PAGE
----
Remote online notarizations are a game changer, title industry experts say

However, not everyone is convinced

The U.S. House of Representatives passed a bill in late July creating federal minimum standards, which would allow notaries nationwide to perform remote online notarizations (RON). Title industry experts say it would be a game-changer for the mortgage space, but they expect some resistance.

“Actually, I feel remote online notarizations could streamline the process for larger entities, hedge funds and investor builders,” said Rachel Luna, agency development manager at Patriot Title Co. “I still feel that there’s going to be a lot of pushbacks from the lenders on allowing us to do those virtual notaries because they still are waiting for pen-and-paper signatures.”

According to Luna, RON can also make things more complicated: “We’re going back to multiple logins, multiple approved vendors to be able to do the virtual notaries.” And, she said, “there’s just going to be more hurdles in reference to who’s using what vendor or certifying authorizer.”

So far, Luna said that her company uses RON in specific cases, such as cash transactions or with a sick person in a hospital setting. 

Luna spoke on Tuesday during a session at the 2022 HousingWire Annual event, a conference held in Scottsdale, Arizona.

Pat Stone, chairman and CEO at Williston Financial Group, also expressed some skepticism on how fast RON can be adopted.

Here’s why some lenders choose IPEN over RON

In-person electronic notarization (IPEN) is quickly gaining industry-wide traction with lenders, title agencies and settlement companies due to its convenience, cost savings and improved borrower experience. Learn more here!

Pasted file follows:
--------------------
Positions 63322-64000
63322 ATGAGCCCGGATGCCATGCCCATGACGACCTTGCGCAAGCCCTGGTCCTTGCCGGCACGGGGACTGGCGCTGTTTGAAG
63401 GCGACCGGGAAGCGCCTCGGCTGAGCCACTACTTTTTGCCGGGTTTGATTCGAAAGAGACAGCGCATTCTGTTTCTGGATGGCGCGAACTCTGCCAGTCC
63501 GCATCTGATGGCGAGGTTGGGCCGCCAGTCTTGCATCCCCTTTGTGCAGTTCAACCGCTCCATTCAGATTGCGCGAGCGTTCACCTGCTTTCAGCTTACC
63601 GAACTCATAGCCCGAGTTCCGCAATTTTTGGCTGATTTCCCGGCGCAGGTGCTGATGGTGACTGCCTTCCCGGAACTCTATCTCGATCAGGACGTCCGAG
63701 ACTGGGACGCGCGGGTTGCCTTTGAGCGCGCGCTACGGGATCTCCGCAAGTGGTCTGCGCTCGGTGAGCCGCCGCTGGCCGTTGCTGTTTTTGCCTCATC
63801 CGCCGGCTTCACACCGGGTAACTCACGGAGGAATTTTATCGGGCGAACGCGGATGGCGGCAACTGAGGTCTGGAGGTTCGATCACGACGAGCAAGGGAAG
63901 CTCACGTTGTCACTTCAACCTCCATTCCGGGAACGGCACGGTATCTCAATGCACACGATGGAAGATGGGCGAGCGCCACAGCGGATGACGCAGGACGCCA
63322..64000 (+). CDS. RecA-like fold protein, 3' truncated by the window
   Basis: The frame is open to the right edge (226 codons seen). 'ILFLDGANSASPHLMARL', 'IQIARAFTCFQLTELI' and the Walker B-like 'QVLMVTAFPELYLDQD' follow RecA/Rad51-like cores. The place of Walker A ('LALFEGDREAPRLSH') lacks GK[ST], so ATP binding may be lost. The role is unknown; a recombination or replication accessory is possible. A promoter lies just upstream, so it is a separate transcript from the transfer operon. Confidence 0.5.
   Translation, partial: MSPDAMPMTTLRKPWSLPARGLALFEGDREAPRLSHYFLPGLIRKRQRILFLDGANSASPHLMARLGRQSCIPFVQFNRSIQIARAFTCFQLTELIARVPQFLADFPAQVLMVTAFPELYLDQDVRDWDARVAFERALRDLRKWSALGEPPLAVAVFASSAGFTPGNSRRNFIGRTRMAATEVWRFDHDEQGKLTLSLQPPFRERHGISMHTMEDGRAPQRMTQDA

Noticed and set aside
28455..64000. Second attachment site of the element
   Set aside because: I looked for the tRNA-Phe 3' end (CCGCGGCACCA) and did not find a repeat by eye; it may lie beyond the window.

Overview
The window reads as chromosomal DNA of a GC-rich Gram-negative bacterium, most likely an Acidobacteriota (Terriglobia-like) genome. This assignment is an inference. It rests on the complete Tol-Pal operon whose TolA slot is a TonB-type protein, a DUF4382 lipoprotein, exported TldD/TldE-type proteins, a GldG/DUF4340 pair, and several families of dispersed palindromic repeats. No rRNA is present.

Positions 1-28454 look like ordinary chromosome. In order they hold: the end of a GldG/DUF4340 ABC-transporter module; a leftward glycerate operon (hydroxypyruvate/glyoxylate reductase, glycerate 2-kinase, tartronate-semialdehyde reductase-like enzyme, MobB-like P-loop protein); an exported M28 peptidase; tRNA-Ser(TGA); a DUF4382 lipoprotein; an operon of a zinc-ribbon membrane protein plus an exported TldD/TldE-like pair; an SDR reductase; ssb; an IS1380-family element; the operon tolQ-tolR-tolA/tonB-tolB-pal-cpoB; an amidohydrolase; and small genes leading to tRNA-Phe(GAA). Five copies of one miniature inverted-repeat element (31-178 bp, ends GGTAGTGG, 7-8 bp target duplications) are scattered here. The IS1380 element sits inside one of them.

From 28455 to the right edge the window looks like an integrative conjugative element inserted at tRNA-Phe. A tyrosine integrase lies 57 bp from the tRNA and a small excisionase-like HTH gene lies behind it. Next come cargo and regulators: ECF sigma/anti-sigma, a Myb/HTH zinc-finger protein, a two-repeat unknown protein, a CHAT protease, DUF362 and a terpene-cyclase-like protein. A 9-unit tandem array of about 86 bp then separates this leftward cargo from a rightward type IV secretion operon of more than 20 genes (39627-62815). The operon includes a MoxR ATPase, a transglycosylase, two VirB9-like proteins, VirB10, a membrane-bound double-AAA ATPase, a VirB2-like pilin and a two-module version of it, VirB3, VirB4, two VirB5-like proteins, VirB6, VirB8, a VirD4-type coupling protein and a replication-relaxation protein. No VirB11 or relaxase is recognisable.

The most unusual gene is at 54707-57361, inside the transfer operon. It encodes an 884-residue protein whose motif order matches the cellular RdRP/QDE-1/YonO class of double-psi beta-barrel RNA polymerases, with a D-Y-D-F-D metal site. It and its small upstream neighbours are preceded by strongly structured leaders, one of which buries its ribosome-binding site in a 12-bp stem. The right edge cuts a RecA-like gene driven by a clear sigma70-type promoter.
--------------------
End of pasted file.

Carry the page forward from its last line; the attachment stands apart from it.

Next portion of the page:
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“In the markets where it is currently accepted, we’re experiencing that about 10% to 15% of sellers use it, but about 1% to 2% of buyers use it,” he said. “Buyers are naturally nervous; there’s a lot of people that only buy a home every seven, 10, 12 years, have questions and are just much more inclined to have an in-person interaction.”

Overall, the industry expects that the creation of RON standards across all 50 states will be a key to advancing the universal adoption of a fully electronic mortgage. By July, a total of 41 states had enacted laws enabling the use of remote online notarization. A notable exception is California, which vigorously opposed remote online notarization even during COVID-19 shutdowns.

The House legislation complements existing state laws while providing states the freedom to set their RON standards. The Senate will next take up the House companion bill, S. 1625, introduced by Sens. Mark Warner, D-Virginia, and Kevin Cramer, R-North Dakota.

“If we get a national bill passed, a standard across the U.S., it is a game-changer because the next generation of buyers and sellers are connected via technology,” said Marcus Hunt, co-founder and attorney at South Oak Title and Title Success Solutions. “Also, online notarization is going to be the thing that allows us to do closings any time of the day.”

According to Heather Siegel, account director at Qualia, having a national standard for remote online notarizations makes things more manageable from a software and product innovation standpoint. “We can build faster; we can offer it to consumers faster,” she said during the conference. 

Application programming interfaces (API) can help in developing new technologies and products, she said. “The average lender works with hundreds of title companies over a given month or a year, which is unproductive. API integrations are a fantastic opportunity to change.”

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